Are you planning to fly your club airplane to your vacation destination this summer? General aviation is the most fun way to travel, just be sure to avoid common pitfalls and mistakes so you arrive safely. The Air Safety Institute has produced a pilot safety announcement video entitled Vacation that highlights some common issues pilots face when flying during vacation trips.
The video is a timely resource for your next flying club meeting. The following are some accident examples to get the conversation started (find others in the Air Safety Institute’s online accident database).
Sometimes the pressure to complete a flight leads to poor decision making. In the “too eager to go” category, the pilot of a Mooney attempted to take off from Angel Fire, NM (KAXX) in a direct crosswind of 33 knots gusting to 47. The aircraft crashed just beyond the departure end of the runway, and the pilot and all three passengers were fatally injured. According to the accident report, the pilot had not flown out of that airport previously, had never flown at an airport with such a high elevation (8,380 feet), and had limited experience flying in mountainous areas.
Vacation flights are also ripe for weight and balance issues. There are often passengers involved, and of course we all have baggage. A detailed weight and balance calculation is an important part of your preflight. Having to leave a suitcase or three behind is better than the alternative. The following is an admittedly extreme example, but it illustrates the point: a Cessna 180 was loaded 287 pounds over maximum gross with a passenger (a heavy equipment mechanic) and items including “six 5-gallon (plastic) fuel containers of diesel fuel, a 150 pound iron stove, the mechanic's tools, several bags of groceries, and a large cooler/ice chest.”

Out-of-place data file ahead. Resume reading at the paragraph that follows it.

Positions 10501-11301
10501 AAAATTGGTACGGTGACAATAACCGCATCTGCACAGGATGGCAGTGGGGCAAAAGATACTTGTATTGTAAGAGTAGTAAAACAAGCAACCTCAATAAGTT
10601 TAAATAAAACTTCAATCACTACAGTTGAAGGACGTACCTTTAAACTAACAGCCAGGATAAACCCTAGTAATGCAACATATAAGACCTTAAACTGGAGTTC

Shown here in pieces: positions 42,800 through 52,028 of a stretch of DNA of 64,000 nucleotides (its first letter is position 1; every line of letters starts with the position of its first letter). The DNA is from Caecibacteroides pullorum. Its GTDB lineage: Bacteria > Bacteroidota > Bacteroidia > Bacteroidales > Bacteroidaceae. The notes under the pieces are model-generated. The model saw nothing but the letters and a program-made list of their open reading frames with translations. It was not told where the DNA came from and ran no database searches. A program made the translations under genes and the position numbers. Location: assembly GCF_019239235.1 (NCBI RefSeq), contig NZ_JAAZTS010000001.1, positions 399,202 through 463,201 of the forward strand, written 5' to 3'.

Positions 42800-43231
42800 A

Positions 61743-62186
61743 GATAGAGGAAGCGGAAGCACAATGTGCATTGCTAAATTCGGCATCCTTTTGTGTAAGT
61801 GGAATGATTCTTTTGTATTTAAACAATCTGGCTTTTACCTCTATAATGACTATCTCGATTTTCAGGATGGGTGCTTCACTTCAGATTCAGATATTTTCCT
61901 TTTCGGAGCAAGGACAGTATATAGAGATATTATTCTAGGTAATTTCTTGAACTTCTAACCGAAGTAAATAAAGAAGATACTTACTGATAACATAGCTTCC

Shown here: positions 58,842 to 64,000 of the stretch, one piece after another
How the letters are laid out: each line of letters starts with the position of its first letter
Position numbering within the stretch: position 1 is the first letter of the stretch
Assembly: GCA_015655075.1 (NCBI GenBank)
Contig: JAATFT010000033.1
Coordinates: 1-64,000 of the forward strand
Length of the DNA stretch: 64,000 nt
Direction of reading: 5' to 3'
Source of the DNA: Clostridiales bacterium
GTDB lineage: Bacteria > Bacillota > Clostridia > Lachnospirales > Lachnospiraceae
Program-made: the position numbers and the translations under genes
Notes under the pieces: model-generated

Lastly, a flight to South Dakota for a hunting trip resulted in three fatalities when the pilot took off on a five-hour flight in a Cherokee 180 with three hours’ worth of fuel and did not make it to his planned fuel stop. Instead of stopping at one of the several other airports he flew over, the aircraft crashed three miles short of the airport he was planning to stop at for fuel. The pilot made a forced landing in a corn field, but all three on board were killed when the nose gear hit a furrow, flipping the airplane.
ASI’s one-minute Vacation video is ideal to share with your flying club members. It’s short, entertaining, and is packed with good advice. As the video states –
“So before you set out on an airborne migration
Be proficient, prepared, have the best information.”
Safe pilots are always learning, and the Air Safety Institute’s goal is to ensure pilots have a wealth of information to keep flying safely. Our educational programs are funded through donations from pilots dedicated to forwarding that mission. Show your support by donating to the AOPA Foundation today (www.aopafoundation.org/donate).